COVID-19 Federal Assistance e311


Timing of Funds

Funding Source

American Rescue Plan Act, CARES Act, FEMA, HUD, Infrastructure Investments and Jobs Act

What steps should cities take to help minimize the damage of a potential takeback (i.e. a scenario in which a second tranche of ARP funds would be re-allocated to other policy priorities)?

Any takeback of American Rescue Plan Act of 2021 (“ARP”) funds—in which the federal government would hypothetically re-allocate the second tranche of ARP funding towards other priorities—would require new legislation. Neither the text of the ARP nor the U.S. Department of the Treasury (“Treasury”) Coronavirus State and Local Fiscal Recovery Funds (“CSLFRF”) Final Rule provide the Secretary of the Treasury with discretion in the distribution of the second tranche of CSLFRF. The ARP states:

The Secretary shall pay to each metropolitan city for which an amount is allocated under paragraph (1), each State for which an amount is allocated under paragraph (2), for distribution to non-entitlement units of local government, and each county for which an amount is allocated under paragraph (3), the Second Tranche Amount for such city, State, or county not earlier than 12 months after the date on which the First Tranche Amount is paid to the city, State, or county.[1]

The Final Rule adds:

[T]he final rule provides that Treasury expects to make all second tranche payments to states available beginning 12 months from the date that funding was first made available by Treasury (May 10, 2021) regardless of when each individual state submitted its initial certification[2]splitting payments for most states provides consistency with payments to local governments and encourages states to adapt their use of funds to developments that arise in the course of the economic recovery. Moreover, [CSLFRF] funds may be used for costs incurred during the period of performance. Recipients may use their jurisdiction’s budgeting and procurement practices and laws to determine how and when second tranche funds may be obligated.[3]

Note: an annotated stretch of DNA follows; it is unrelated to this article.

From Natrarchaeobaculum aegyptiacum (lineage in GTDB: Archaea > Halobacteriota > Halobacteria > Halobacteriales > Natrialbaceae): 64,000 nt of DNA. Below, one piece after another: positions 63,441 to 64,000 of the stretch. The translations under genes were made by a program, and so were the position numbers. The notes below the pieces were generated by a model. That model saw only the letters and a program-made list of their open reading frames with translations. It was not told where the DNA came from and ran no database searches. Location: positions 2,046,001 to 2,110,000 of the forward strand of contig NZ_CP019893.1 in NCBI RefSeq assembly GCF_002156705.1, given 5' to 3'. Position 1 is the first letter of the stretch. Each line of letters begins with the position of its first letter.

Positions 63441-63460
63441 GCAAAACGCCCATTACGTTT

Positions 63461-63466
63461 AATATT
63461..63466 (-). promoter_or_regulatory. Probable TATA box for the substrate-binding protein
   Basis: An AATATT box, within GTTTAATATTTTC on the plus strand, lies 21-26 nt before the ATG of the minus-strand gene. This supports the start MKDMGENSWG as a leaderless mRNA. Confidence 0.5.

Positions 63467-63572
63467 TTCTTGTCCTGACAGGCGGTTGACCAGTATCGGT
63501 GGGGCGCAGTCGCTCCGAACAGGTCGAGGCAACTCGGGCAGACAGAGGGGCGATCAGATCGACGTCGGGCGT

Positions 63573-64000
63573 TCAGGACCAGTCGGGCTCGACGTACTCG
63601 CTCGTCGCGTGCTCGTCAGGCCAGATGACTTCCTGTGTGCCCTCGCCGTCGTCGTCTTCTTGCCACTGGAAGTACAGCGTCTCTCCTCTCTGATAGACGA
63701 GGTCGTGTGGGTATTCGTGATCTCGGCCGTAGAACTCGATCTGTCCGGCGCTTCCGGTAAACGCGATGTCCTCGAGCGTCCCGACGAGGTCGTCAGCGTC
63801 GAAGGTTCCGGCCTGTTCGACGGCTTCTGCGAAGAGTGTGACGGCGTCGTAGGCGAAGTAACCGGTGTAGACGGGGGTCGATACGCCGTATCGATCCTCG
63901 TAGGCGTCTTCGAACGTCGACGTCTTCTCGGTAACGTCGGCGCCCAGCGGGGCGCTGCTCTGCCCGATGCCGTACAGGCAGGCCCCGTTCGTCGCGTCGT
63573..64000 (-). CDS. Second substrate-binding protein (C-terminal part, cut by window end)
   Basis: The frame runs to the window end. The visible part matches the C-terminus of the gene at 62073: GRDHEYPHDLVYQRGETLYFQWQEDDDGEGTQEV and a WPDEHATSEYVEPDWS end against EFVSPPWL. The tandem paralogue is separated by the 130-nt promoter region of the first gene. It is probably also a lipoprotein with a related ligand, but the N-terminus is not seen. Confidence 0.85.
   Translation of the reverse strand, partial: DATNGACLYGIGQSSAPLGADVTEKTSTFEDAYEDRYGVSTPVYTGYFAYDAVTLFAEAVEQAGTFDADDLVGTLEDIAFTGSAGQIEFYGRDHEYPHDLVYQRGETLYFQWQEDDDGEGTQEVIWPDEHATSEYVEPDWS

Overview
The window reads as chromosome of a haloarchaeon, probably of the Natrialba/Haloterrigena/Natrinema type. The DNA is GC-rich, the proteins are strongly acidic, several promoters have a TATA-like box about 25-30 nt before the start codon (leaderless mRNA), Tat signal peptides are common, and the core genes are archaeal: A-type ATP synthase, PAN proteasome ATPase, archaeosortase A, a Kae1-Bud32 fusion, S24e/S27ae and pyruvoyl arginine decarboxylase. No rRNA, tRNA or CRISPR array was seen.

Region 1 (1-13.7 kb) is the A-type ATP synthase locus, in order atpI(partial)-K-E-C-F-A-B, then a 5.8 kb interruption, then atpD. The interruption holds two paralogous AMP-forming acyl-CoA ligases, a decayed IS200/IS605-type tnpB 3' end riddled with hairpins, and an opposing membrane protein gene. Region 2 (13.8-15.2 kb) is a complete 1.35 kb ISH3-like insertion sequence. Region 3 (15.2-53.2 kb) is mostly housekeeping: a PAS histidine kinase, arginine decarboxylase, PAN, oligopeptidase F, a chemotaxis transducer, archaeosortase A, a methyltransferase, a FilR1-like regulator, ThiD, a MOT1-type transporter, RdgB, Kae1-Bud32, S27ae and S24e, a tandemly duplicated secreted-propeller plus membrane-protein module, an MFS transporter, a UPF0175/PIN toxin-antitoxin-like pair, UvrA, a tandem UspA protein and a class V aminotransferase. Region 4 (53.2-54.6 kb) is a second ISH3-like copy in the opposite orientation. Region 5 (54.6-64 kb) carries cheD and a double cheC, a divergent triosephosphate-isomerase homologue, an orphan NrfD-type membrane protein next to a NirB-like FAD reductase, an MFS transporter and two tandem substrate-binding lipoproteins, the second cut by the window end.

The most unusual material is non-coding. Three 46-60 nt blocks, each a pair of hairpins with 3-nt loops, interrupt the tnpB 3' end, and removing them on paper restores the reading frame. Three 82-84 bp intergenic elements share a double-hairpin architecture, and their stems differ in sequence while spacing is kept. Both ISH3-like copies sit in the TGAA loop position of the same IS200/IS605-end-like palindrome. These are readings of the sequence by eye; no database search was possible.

As the Final Rule explains, the CSLFRF was split into two tranches to enable flexibility for recipients to respond to the impact of the COVID-19 pandemic as it continues to evolve.

To do so, and to lessen the impact of any potential takeback, waiting to allocate or spend the funds contained in the second tranche of CSLFRF would be the most prudent course of action. Additionally, municipalities can plan contingency funding sources for prospective second tranche projects to further reduce the damage of a potential takeback.

However, as noted above, a takeback would be unlikely unless legislation is passed that amends the ARP. However, municipal leaders may consider raising concerns over a possible takeback with their respective Congressional delegations, perhaps in concert with other recipients of CSLFRF.

Section I of the Final Rule discusses remediation and recoupment of ARP funds, but these discussions primarily refer to the process of recouping funds in the event of a violation of law, rather than a takeback of funds.[4]

Information about reducing the risk of a takeback of funds by Treasury (for example, on grounds of improper oversight or accountability) can be found on the Bloomberg Philanthropies site in the response to a question that addresses how cities can increase the likelihood that funds will not be subject to clawbacks.[5]

Last Updated: April 1, 2022

[1] American Rescue Plan Act of 2021 § 9901, Pub. L. No. 117-2, Subtitle M, Section 603b (7)B, amending 42 U.S.C. § 801 et seq.,

[2] Treas. Reg. 31 CFR 35 at 350, available at:

[3] Id., at 349.

[4] Treas. Reg. 31 CFR 35 at 374-378, available at:

[5] Bloomberg Cities Network, “What are good practices for documenting and accounting for programs using federal funds?,” available at: